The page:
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Thursday, September 28, 2023


Film Review: ‘Untraceable’ gives serial killer films an upgrade

Untraceable is an amalgamation of thrillers. It’s one part Saw, one part every forensics-based TV program and, apparently one part Silence of the Lambs, according to its movie trailers. This particular plot, however, shines pure ingenuity though it’s thoroughly disgusting – in a good way.

Wrapped inside of this latent, thoughtful political statement about media, technology and the First Amendment is a no-holds-barred, nail-biting thriller. In other words, it’s best to enter this film with a strong stomach and a working cognizance of technical jargon.

Luckily, most of it is not essential to understanding what’s going on, and some of it is even brushed off with a smug chuckle and a "nevermind" attitude. Outside of this, the film doesn’t try to be much else, allowing it to really mess with viewers’ heads while taking the story to the most disorienting extreme. If nothing else, it’s still entertaining and even somewhat cathartic.

From the onset, the mood is cold and calculating – perfect for a crime drama set in cyberspace. Not even the blood oozing from the victims can add much warmth. Our antagonist certainly doesn’t help, either.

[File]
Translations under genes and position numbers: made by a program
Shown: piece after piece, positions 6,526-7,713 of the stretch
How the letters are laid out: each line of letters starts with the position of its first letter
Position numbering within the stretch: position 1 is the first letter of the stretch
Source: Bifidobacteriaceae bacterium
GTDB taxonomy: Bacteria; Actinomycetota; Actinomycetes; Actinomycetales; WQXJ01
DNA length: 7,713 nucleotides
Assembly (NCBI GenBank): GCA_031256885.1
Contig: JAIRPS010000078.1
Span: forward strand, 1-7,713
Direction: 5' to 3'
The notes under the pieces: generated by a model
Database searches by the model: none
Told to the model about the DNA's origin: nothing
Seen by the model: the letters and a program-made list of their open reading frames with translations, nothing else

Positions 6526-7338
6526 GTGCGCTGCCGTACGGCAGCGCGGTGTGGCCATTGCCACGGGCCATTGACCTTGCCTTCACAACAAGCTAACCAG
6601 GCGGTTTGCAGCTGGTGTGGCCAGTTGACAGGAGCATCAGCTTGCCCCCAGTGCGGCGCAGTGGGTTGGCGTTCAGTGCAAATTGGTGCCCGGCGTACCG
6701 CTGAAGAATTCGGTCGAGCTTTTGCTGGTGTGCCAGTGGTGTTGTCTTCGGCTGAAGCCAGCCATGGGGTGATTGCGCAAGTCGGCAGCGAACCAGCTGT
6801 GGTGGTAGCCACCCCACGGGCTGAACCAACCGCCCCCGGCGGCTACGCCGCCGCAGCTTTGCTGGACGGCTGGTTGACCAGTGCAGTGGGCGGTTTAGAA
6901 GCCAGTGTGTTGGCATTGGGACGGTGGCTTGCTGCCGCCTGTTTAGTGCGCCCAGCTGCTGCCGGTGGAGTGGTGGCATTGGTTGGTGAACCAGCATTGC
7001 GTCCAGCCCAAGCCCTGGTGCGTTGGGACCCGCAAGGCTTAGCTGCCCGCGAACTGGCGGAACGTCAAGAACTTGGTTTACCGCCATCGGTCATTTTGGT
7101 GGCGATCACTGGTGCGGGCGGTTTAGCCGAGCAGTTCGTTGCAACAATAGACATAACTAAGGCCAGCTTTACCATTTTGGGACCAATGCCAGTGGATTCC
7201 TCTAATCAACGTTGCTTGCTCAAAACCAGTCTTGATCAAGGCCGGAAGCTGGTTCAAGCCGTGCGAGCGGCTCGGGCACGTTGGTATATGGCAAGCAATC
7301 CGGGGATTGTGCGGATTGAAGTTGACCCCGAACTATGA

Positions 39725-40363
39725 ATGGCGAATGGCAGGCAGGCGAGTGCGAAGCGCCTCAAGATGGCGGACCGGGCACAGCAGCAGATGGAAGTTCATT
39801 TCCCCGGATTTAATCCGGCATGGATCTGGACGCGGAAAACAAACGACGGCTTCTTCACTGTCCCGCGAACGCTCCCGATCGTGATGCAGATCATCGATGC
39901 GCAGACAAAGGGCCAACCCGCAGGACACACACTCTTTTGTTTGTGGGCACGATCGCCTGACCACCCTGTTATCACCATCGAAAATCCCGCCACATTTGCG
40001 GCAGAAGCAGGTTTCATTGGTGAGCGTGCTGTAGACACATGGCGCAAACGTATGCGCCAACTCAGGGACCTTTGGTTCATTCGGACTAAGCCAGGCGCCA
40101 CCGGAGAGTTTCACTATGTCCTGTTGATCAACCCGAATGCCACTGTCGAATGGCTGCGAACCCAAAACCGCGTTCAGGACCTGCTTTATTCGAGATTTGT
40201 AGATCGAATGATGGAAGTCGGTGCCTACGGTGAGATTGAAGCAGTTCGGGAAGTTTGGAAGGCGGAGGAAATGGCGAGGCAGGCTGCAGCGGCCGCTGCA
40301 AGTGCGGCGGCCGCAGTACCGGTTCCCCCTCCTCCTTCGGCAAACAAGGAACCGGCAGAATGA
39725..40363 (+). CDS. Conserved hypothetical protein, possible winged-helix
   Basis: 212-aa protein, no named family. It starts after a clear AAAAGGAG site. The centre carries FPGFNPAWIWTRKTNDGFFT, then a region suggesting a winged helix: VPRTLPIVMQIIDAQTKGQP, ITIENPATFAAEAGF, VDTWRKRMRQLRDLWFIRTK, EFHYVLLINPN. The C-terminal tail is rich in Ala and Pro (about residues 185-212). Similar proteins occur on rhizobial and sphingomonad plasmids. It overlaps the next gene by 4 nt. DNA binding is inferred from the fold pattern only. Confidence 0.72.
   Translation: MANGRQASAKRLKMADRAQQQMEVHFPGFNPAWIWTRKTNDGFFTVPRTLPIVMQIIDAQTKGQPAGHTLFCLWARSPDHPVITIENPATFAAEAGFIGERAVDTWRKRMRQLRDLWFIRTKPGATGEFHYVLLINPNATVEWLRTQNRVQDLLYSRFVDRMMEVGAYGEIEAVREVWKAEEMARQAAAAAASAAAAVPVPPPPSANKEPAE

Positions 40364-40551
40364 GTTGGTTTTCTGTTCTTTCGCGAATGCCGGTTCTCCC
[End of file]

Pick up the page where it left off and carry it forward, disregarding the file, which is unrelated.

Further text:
Owen Reilly (Joseph Cross, whose roles have been growing more brooding and menacing) – Web developing and marketing genius, troubled twentysomething and fresh-faced psychopath – meticulously kidnaps his prey and sets up highly sophisticated torture devices that react to Web traffic by heightening and quickening the torture.

He sits back and watches while curious Web surfers – some inadvertently, some eagerly – bring about the death of a total stranger.

All the while, the FBI attempts to zero in on Reilly’s sadistic operation, but they have trouble matching wits with this young, intelligent designer. Leading the team is agent Jennifer Marsh (Diane Lane), single mother, Internet police lady and geek extraordinaire. Over the years, it has become obvious that Lane has much more luck in this type of role. (Must Love Dogs? Seriously?) In Untraceable, Lane is on top of her game and there’s no reason to knock her.

Who can take terrorism seriously as a threat so long as this "untraceable" creep is somewhere out there? Hopefully no one in the theater got any ideas.

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